It is thought that the Highland Games originated from ancient Scottish clans competing against each other in various sporting events, with chiefs selecting their strongest, fastest, fittest and most entertaining men to represent the clan.
Similar sporting contests were also staged at military meets, where the warriors of different clans could test their physical prowess. It was at one of these military musters in 1574 that the ‘tossing of ye barr’ (the caber) first appeared on record. Interestingly, these original competitions did not call simply for feats of strength: poets, bards and musicians also performed and held competitions.
The establishment of Highland Games as annual events dates from the 1820s and was a part of the romanticization of Highland culture that was rife amongst the British ruling class at the time.
The summer Highland Games season runs from May to the end of September, with events taking place all over the world. It is an opportunity to celebrate fascinating Scottish history, and if you feel that your Scots knowledge needs a little brushing up, then fear not!
Read on to find out how to toss ‘ye barr’ and where the bagpipes really come from.
1. The Tossing of the Caber (from the Gaelic for pole) is a truly Scottish sport which has been practised since the very early Highland Games in the 16th century. It was devised by Scottish woodsmen in their leisure time.
Contrary to general opinion, ‘*caber tossers’ *do not try to throw the caber as far as they can but to toss it so that it turns end over end and lands in the ‘12 o’clock’ position. Sometimes the long and extremely heavy caber proves particularly reluctant to turn, so pieces can be sawn off the end until the competitors are finally able to toss it.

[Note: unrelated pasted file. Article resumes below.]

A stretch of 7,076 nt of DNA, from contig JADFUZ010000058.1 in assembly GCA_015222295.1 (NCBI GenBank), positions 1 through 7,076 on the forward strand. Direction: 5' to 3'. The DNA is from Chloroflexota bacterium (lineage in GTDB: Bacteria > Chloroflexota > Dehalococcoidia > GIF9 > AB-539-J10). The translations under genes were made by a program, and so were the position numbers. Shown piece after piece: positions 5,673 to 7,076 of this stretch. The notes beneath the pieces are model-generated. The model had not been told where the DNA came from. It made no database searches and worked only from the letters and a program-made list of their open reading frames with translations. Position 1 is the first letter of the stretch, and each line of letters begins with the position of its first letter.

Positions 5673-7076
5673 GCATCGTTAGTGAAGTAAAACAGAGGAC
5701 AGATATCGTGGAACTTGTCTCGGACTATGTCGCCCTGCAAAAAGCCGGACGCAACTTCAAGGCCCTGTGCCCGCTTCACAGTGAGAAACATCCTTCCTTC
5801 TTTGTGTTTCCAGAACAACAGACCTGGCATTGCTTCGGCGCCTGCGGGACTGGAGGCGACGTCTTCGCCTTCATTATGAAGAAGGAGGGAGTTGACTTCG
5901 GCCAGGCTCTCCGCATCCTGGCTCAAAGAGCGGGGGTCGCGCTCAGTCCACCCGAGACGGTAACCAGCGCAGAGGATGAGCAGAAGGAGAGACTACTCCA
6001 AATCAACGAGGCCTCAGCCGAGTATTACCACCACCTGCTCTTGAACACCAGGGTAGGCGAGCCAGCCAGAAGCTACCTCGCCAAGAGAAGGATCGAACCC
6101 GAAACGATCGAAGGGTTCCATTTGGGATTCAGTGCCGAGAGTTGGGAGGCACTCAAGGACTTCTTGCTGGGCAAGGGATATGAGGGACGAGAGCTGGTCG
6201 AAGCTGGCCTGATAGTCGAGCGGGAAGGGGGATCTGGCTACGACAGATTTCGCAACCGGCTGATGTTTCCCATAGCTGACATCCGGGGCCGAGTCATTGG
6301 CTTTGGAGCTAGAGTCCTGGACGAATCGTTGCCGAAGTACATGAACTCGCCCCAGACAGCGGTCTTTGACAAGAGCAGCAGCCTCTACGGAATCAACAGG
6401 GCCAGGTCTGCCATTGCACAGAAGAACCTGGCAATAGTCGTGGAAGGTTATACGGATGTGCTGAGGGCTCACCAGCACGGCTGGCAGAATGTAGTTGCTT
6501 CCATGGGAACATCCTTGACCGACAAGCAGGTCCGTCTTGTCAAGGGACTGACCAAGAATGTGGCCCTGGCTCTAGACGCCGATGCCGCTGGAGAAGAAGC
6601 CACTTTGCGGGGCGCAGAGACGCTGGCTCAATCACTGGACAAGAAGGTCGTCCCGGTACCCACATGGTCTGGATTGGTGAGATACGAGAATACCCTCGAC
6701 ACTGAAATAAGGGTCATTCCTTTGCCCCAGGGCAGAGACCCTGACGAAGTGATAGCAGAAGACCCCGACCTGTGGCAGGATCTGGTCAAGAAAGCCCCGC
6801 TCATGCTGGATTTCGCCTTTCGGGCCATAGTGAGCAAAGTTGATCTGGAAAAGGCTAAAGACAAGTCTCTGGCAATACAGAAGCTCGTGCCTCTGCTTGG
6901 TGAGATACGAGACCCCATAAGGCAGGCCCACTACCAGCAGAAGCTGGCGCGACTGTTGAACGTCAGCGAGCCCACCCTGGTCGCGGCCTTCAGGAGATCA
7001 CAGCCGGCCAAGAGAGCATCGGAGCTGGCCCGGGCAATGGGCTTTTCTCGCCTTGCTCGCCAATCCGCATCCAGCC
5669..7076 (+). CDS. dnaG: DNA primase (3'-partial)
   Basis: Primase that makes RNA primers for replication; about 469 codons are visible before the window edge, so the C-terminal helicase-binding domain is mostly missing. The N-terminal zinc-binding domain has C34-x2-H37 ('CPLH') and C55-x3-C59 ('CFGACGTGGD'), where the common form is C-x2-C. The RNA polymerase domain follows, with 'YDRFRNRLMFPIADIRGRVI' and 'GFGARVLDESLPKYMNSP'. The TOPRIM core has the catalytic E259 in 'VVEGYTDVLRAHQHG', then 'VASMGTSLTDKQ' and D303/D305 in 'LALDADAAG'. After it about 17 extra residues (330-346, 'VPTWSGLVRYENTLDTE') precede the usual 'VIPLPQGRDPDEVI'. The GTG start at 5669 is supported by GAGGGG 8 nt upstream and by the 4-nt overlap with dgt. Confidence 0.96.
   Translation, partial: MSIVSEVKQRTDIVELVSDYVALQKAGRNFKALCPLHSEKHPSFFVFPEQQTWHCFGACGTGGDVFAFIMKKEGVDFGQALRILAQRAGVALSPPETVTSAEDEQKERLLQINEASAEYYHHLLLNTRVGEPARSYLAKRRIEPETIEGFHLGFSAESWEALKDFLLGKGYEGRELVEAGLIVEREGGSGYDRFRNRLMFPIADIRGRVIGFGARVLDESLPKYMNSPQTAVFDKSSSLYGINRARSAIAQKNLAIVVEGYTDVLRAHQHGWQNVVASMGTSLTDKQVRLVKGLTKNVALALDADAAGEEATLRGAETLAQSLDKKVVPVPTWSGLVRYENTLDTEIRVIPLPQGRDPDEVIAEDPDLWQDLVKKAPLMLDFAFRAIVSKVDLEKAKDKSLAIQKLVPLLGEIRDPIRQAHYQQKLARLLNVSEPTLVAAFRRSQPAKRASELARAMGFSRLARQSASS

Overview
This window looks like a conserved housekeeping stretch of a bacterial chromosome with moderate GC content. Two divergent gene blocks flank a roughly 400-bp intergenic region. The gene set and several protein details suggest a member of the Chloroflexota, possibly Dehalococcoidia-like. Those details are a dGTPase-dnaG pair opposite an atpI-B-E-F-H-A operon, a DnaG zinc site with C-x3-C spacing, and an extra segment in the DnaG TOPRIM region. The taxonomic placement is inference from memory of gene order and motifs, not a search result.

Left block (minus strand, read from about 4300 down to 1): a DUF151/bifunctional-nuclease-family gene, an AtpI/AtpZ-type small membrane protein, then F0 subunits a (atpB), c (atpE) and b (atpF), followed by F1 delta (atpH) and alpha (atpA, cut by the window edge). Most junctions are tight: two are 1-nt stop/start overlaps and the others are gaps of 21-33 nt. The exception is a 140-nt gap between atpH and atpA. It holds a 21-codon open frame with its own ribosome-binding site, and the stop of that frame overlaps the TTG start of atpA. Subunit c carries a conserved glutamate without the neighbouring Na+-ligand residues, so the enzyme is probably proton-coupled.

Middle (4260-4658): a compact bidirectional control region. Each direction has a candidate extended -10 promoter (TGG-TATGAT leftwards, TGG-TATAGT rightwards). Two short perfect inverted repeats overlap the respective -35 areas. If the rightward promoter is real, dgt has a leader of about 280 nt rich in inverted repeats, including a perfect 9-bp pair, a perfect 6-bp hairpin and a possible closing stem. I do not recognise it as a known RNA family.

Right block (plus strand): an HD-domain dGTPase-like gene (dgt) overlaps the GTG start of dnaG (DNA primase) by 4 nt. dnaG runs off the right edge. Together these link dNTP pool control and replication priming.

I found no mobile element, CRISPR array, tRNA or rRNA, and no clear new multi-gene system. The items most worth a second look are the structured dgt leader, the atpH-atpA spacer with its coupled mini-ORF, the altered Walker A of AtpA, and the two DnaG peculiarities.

2. In addition to the caber, other items may be thrown at Highland Games. In the Sheaf Toss, a bundle of straw weighing 20 pounds for men or 10 pounds for women is wrapped in a burlap bag and tossed vertically with a pitchfork over a raised bar.
There is also the Stone Put, which is similar to the modern-day shot put. In this event alarge stone of variable weight is thrown as far as possible.
Other events include the Weight Throw, in which metal weights attached to chains are thrown as far as possible using any technique but with only one hand, and the Weight over the bar, which sees athletes attempt to toss a 4 stone weight with an attached handle over a horizontal bar using only one hand.
3. The Ceilidh is an informal party where any number of people can gather to dance and hear the ceilidh band play. The name itself comes from the Gaelic for ‘to visit’. The most popular ceilidh dances include The Dashing White Sergeant, The Military Twostep and Strip the Willow. Don’t worry about knowing your steps before attending a ceilidh as there will usually be a ‘caller’ to explain each dance before it begins.
4. The Braemar Gathering, held in September, is the largest Highland Games event and is attended annually by the British Royal Family. Its origins are also royal: the Contests of Strength were introduced by Malcolm Canmore in 1040 as a means of selecting the most able men for soldiers and couriers.
5. Highland Games take place across the UK, as well as in Switzerland, Germany, Canada, Australia and the USA. At the Bellingham Highlands Games in Ferndale, Washington, you can hunt the ‘Nessie eggs’, or mini watermelons which are hidden around the park.
6. Not only are Contests of Strength played, but the world record for the biggest bowl of porridge was set at the Cupar Highland Games in Fife in 2010. The huge breakfast of 690 litres of porridge could have fed 2,000 people and was more than double the previous record.
7. The Highland Games held each June at Ceres in Fife are the oldest free games in Scotland. They began under a Charter awarded by Robert the Bruce in recognition of the villagers’ support at the Battle of Bannockburn in 1314.
8. Many people participate in ‘haggis hurling’, in which a haggis is thrown. The contestant who throws their haggis the furthest wins.
9. Bagpipes can be found at all Highland Games, and yet they did not originate in Scotland. In fact, they probably had their beginnings in the ancient Middle East, where a blowstick would be attached to a bag, and a simple chanter and drone were played together. The oldest sculpture of bagpipes was found on a Hittite slab at Euyuk in the Middle East and was dated to 1000 BC. The bagpipes are even mentioned in the Bible’s Book of Daniel, where there are references by ancient Greek sources to bagpipes made of dog skin with bone pipes being played by the inhabitants of Thebes.
It is thought that the bagpipes found their way to Scotland around 2,000 years ago, when the Romans occupied England and made several attempts at conquering Scotland.
Do you have any more interesting points to add to our Highland Games Fact File?
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